From her window seat atop the washing machine, the woman watched the horses trotting nervously up and down in anticipation of being cornered and clubbed. She hadn’t got the dogs inside in time; for the men always came after dark, except for this evening, and now the dogs were frantic, unwilling to come in, unable to protect their home from a swarm of predators.
She watched a man on the sundeck jump on a picnic table she’d built for the kids, and from there jump to the sundeck rail, and from there to the roof, pulling a wisteria vine down as he clambered. She wondered if he could fit in the chimney, and what he was doing up there; if others would throw gas cans to him.
Crawling beneath the windows, from room to room, a magical spot eluded her – the one not to get shot in, the one to disappear in, the one with an uncut phone line. She realised the hunters were playing: thumping the walls, and rapping the windows, and jiggling the doorknobs when they could easily smash a glass door and step in.
Hearing the hosepipe running, the woman screamed at the thought of another hen being drowned, of cats being drowned; and the man on the roof whistled and stomped. She screamed as loud and long as she could, hoping someone would save her. But she’d bought the place because of the forest. The silence had been a religion to her. No one would hear.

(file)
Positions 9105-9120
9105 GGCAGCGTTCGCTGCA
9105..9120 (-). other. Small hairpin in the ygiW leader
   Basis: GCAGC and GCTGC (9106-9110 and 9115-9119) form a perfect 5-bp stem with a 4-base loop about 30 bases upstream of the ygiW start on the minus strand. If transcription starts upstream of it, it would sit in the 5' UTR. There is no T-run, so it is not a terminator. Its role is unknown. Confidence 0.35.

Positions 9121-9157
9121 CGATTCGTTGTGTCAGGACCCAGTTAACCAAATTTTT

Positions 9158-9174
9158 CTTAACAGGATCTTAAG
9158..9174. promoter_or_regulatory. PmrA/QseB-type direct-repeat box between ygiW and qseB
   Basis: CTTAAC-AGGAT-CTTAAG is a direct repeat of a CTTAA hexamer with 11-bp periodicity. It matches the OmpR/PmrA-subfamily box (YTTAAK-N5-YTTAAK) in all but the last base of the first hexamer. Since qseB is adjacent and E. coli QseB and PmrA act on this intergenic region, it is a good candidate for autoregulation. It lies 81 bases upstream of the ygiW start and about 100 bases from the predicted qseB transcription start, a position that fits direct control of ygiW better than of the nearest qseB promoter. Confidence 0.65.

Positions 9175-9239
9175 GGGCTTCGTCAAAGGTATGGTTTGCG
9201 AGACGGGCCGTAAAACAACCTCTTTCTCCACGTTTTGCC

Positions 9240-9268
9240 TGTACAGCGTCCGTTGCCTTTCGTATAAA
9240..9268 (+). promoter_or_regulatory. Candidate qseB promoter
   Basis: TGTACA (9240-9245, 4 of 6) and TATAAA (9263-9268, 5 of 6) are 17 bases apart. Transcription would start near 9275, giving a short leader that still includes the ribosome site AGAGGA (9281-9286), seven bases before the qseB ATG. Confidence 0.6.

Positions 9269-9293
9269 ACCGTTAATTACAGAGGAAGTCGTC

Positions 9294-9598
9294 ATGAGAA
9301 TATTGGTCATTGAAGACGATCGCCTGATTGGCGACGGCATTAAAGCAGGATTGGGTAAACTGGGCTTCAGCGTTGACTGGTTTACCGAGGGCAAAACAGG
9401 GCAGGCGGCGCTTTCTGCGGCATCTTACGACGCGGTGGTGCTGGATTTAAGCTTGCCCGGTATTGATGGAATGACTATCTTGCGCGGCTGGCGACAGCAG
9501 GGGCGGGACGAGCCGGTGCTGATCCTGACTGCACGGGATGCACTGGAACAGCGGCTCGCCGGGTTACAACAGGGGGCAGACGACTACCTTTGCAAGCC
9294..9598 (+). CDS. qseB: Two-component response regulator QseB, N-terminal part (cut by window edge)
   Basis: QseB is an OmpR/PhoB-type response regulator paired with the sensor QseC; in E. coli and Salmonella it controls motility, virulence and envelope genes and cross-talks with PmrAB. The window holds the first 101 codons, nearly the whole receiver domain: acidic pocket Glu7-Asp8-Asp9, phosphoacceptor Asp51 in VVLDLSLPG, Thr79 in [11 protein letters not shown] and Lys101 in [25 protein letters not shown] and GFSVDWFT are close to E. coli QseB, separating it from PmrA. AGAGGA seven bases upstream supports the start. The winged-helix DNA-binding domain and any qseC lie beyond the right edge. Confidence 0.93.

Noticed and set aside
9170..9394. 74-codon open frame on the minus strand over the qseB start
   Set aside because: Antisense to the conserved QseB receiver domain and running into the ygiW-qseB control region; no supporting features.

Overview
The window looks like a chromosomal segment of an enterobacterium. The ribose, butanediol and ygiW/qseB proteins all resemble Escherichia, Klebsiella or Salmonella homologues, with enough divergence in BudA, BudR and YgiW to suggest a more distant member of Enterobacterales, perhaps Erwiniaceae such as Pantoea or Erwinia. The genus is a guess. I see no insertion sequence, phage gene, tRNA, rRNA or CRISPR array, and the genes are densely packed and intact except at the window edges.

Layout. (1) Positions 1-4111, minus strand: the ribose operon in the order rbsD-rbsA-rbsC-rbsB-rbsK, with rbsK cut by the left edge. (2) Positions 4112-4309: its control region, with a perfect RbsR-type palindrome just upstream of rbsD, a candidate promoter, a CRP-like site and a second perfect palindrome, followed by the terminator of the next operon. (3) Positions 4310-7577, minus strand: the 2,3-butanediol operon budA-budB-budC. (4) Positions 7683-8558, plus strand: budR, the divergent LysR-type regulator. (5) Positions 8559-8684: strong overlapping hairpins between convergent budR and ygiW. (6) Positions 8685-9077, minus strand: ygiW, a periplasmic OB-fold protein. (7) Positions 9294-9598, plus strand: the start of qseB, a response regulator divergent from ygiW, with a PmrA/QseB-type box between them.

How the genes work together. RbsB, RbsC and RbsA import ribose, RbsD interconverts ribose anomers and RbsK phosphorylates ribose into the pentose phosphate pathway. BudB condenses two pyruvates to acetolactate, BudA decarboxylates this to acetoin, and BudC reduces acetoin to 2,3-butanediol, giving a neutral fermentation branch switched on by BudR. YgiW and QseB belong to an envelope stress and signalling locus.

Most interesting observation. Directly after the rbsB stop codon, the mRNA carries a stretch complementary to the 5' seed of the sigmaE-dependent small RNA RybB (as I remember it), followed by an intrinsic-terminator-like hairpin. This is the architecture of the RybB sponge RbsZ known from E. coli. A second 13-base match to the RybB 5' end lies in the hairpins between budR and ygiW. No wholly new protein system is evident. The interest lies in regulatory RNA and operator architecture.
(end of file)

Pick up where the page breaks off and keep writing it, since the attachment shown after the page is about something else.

Cursing herself for leaving the truck in the orchard – they’d caught her off-guard, collecting windfalls – she crept inside a cupboard to see if a claw hammer could rip the floor up and drop her into the crawlspace. Then she heard the men in there too.
With a farm mutt now yelping, thoughts of retreat evaporated. The woman, who was going to die anyways, crawled to the nearest door, put her mouth to the crack, and pleaded for King, the dog, to come. When a black snout appeared, she grabbed it and hauled him in; fastened the deadbolt, and dragged her friend into the bathroom. Wrapped in towels, he looked at her and stopped breathing, only to begin again.
They sat together on the bathroom floor while lines of men slapped the frosted pane with their palms. Examining the blade on her pocketknife, the woman imagined tearing to the truck with King on her shoulder. She imagined piercing the face of whoever grabbed her, and tried to find the courage that would take.
Hesitating – and despising herself for it – the moment of reckoning came and went. There’d be no getting away now. The men, proving themselves to be lock pickers, were telling jokes in the house. They were on the roof, in the crawlspace, at every wall, at every window, in the kitchen.
Placing one hand on King’s lovely head, the woman stared at the knife again, relieved that it was long enough to slice far into a heart. She poked her chest hard, and again, and again, making a blood map through her pink cotton blouse. She practiced all night and through the first glimmer of dawn, prepared to fatally stab herself when the time came. She thought about her bareback rides along the lake at sunrise, and prayed her old horse was okay.